Porter is only 29 years old and is also a decent defender. Toronto got him on a cheap two-year contract — Porter actually made his bag years ago when Washington gave him a maximum contract — and he’ll happily take whatever is left of him.


D. Anthony Melton, Philadelphia Sixers

He played in the shadows of Ja Morant last season, but the folks at Memphis know how useful Milton is to the cause. Now that he’s in Philly, Milton still has to work behind the likes of James Harden in the backcourt – and the Sixers will discover he’s an uncut gem.

Milton is fast, smart and productive on the bench. That’s exactly what the Sixers want from him, along with defense. Last season he shot 37.4% from depth, averaged 10.8 points and was a stabilizing force when Morant missed a large portion of matches through injury.

Best of all, Milton is only 24 years old and thus hasn’t hit his prime yet.


TJ Warren, Brooklyn Nets

You can count on the one hand how many players in the 2020 bubble were head and shoulders over Warren, and then with the Pacers. He’s been good, averaging 26.6 points and 6.3 rebounds in 10 games and making a name for himself.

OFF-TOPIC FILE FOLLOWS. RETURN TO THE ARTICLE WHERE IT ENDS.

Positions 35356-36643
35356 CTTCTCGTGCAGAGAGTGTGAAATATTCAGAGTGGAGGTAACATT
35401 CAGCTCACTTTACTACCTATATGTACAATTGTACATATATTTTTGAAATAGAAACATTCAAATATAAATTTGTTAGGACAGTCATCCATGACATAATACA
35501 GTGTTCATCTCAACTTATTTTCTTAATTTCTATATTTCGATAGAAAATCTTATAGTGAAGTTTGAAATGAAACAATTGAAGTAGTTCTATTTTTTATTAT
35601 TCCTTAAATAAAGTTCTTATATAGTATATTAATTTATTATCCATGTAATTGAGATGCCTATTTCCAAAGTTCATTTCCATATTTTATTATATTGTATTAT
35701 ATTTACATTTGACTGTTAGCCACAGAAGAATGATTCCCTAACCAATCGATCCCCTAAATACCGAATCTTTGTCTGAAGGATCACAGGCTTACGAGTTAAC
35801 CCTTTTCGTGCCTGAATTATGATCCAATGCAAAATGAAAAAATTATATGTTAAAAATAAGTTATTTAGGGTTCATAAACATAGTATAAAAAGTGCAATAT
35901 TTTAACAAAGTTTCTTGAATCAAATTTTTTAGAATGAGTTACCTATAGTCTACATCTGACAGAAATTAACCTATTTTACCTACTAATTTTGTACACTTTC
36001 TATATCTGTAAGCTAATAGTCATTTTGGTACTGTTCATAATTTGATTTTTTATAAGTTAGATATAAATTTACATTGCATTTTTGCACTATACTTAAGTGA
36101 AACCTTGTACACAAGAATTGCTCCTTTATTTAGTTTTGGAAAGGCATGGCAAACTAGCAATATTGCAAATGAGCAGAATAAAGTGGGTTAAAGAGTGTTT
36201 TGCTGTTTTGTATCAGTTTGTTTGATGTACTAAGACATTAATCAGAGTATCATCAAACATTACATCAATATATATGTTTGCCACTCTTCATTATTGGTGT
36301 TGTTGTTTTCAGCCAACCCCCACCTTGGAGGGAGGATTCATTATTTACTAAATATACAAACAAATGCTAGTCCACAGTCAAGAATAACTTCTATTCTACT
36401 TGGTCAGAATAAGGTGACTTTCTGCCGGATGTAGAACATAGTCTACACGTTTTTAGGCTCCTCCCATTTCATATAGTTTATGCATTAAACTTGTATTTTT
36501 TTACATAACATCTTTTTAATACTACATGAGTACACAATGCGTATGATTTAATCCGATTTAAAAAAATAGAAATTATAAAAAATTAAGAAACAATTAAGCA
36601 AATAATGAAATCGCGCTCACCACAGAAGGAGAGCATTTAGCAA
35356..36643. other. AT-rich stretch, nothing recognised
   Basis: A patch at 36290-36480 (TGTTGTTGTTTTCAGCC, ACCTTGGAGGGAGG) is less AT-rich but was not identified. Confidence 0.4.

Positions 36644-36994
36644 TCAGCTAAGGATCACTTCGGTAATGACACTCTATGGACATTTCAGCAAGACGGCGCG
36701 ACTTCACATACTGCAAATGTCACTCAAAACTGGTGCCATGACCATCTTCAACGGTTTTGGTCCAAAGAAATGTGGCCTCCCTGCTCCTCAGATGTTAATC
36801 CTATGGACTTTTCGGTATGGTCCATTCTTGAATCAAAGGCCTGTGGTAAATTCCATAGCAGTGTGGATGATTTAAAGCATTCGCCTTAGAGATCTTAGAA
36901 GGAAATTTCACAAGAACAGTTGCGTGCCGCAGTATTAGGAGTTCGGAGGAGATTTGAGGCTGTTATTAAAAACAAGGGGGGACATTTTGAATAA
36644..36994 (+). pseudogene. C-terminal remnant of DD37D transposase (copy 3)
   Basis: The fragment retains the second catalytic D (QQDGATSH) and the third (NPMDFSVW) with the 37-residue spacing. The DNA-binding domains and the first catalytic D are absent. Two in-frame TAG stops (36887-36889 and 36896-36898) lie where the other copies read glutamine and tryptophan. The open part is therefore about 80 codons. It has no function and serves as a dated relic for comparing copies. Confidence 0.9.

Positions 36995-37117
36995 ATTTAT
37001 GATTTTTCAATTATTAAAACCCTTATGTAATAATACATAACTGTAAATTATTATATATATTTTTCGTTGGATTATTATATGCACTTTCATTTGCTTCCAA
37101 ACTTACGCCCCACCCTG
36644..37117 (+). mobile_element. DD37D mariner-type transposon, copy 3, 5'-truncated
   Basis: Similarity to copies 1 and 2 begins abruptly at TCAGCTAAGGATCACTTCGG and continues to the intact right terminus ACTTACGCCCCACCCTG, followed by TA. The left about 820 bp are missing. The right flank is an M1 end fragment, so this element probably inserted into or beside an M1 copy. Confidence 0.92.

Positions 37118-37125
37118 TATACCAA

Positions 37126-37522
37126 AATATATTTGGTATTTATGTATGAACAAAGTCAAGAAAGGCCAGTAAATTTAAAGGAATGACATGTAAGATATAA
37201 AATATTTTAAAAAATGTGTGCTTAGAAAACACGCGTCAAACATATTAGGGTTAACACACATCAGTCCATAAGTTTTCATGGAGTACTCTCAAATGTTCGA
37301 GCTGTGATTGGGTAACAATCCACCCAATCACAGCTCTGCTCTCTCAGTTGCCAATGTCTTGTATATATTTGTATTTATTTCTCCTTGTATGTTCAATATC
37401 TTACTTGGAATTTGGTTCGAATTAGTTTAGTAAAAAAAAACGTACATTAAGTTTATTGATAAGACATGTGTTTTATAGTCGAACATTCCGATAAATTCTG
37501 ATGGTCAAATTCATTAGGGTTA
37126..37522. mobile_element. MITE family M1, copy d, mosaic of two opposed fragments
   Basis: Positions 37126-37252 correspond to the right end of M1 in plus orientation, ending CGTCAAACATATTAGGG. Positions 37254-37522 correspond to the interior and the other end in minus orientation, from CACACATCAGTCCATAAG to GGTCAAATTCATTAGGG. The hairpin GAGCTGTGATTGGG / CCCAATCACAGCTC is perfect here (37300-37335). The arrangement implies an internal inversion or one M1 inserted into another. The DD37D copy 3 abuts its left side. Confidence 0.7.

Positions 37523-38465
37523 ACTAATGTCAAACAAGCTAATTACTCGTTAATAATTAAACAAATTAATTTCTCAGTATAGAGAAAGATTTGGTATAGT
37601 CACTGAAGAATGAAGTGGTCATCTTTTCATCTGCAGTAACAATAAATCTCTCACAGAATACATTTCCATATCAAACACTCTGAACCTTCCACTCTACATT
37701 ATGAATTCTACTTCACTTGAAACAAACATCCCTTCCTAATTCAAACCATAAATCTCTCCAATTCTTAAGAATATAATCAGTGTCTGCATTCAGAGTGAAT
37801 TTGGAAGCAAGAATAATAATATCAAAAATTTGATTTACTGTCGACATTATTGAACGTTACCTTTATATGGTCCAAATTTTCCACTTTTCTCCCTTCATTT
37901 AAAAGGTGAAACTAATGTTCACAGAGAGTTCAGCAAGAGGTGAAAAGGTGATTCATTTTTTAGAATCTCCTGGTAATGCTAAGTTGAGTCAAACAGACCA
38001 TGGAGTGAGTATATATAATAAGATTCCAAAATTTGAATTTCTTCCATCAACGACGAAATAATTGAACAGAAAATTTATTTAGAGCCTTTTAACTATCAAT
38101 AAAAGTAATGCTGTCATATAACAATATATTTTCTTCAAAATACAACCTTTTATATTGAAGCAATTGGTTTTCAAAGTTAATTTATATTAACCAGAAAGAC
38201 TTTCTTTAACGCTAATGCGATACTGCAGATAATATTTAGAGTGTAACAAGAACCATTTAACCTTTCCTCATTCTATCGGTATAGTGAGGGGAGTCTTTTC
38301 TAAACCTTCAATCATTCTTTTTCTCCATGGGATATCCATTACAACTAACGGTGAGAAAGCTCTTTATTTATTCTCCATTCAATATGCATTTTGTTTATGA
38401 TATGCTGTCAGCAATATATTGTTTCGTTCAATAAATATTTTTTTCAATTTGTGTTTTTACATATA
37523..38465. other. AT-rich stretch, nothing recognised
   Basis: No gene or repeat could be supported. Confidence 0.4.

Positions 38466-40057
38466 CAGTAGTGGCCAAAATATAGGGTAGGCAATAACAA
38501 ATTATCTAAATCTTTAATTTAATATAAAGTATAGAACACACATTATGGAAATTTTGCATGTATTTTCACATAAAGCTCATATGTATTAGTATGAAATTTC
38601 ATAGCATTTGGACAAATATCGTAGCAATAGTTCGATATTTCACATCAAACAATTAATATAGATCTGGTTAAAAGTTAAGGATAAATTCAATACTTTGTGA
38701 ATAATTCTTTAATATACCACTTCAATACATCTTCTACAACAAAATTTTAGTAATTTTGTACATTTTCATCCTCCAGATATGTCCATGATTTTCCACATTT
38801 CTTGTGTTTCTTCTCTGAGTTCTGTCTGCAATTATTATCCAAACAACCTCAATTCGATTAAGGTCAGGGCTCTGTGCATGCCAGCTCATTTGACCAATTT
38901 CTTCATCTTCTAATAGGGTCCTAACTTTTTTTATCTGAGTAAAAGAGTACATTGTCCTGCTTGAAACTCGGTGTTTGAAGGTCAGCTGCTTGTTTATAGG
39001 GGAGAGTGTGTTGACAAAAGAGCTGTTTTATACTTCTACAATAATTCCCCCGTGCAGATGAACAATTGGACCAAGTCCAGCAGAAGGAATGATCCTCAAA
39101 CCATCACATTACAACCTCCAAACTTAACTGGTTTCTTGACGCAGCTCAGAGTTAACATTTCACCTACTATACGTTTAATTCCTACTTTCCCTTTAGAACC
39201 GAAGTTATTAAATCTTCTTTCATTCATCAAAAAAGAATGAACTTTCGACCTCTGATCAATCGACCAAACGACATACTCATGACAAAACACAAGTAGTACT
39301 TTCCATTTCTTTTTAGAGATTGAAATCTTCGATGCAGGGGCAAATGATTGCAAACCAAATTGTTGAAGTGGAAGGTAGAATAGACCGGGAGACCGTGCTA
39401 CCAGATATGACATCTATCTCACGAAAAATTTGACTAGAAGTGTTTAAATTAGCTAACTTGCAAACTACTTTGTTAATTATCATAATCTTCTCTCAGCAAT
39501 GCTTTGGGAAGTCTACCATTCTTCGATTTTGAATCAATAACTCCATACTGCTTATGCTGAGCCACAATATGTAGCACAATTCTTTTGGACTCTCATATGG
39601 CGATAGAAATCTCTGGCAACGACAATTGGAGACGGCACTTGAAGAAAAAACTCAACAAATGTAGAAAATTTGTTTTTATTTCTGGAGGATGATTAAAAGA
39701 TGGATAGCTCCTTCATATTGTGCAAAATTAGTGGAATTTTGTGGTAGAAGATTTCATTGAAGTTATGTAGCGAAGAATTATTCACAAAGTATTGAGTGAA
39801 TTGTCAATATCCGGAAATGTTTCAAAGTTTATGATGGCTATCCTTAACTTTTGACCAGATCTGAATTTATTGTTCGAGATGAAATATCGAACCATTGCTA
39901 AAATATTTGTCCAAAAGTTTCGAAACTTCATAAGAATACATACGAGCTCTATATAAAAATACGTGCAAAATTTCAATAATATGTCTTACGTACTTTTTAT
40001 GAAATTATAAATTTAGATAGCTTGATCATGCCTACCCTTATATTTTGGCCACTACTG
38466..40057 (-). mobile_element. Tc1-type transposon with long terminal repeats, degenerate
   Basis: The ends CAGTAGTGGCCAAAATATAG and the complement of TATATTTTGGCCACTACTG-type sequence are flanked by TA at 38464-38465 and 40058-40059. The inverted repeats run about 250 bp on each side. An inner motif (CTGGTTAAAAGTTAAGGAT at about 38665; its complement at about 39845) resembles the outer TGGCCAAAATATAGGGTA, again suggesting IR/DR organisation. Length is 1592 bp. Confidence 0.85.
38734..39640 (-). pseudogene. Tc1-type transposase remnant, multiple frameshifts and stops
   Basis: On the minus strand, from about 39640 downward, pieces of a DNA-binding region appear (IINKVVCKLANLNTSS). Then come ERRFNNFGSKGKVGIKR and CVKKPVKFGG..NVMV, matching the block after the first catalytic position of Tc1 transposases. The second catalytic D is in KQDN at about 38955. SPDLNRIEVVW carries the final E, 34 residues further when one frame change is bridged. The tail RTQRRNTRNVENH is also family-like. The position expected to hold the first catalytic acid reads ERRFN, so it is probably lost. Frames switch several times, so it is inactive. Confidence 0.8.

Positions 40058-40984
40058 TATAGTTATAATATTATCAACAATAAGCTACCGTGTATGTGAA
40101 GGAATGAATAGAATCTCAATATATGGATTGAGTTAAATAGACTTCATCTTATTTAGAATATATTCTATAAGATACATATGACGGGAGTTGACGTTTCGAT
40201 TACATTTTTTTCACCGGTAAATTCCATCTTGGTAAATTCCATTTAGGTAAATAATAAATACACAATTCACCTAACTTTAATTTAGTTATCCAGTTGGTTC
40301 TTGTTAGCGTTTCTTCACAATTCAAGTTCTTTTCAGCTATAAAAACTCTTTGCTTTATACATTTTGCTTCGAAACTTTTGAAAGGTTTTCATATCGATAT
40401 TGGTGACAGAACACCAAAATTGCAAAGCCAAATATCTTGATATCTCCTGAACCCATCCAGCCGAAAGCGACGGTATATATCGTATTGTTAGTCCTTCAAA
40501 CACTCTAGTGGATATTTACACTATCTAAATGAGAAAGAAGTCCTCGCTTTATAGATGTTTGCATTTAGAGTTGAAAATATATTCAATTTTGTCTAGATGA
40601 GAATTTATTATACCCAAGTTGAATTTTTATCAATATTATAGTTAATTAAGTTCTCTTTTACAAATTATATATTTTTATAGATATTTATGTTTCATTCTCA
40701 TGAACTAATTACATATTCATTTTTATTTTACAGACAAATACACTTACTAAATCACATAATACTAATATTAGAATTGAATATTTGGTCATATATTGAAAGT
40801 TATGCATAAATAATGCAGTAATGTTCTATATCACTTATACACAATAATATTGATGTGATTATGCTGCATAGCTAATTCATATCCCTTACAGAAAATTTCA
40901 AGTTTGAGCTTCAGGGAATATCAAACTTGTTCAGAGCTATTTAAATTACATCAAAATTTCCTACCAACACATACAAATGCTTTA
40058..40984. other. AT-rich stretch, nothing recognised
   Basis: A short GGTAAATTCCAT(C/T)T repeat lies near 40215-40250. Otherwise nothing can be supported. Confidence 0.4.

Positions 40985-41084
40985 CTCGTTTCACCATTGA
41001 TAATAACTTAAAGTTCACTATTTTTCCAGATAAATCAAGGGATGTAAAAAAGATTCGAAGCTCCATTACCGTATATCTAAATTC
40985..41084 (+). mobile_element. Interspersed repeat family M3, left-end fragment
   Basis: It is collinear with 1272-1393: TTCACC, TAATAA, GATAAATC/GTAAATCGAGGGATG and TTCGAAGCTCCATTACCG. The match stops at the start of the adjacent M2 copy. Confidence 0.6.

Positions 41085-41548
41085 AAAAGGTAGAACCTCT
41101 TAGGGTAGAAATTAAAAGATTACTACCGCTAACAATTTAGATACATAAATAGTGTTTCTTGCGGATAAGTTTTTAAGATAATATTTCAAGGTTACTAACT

Problem: Due to injuries, no one has heard from him since. Which is why the nets were able to catch him. No one is quite sure what Warren could do after he effectively missed the last two seasons with a series of left foot injuries that required surgery.

Take a look at TJ Warren running through the 2020 reboot bubble.

Had it not been for these injuries, networking — hampered by a salary cap — might not have been in the mix for the free agent. So they’ve landed him on the cheap, and in the best case scenario, Warren will be back to the level of 2020, or soon enough, and the curling will have another weapon alongside Kevin Durant (assuming he’s sticking around) and Kyrie Irving (ditto).

Warren is a mid-range specialist who can create his own shot, and again, if his body is okay, the Nets would seem wise to take small risks.


Kentavius ​​Caldwell Pop, Denver Nuggets

In the Nikola Jokic era, every Nugget team was missing a trip to the NBA Finals. By getting KCP into a deal with Washington (they also got Ish Smith in the deal), they at least have someone who was there and did it — and gave the Lakers some big shots in the 2020 Finals to secure it.

Caldwell Bob is a power man who can shoot and play defense. He’s not a top scorer but the Nuggets, with Michael Porter Jr and Jamal Murray all set to come back after their injuries, don’t need that from him. They hope his production on the bench, his calm under pressure, and his championship experience will help build a team built for deep post-season sessions.

Basically, the choice was between keeping Boyle Barton and Monty Morris or getting KCP. Denver feels the former Lacker deserves the adventure, and is only 29 years old.

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Sean Powell has covered the NBA for over 25 years. You can email him Here, find his archive here and follow him Twitter.

The opinions expressed on this page do not necessarily reflect those of the NBA, its clubs, or Turner Broadcasting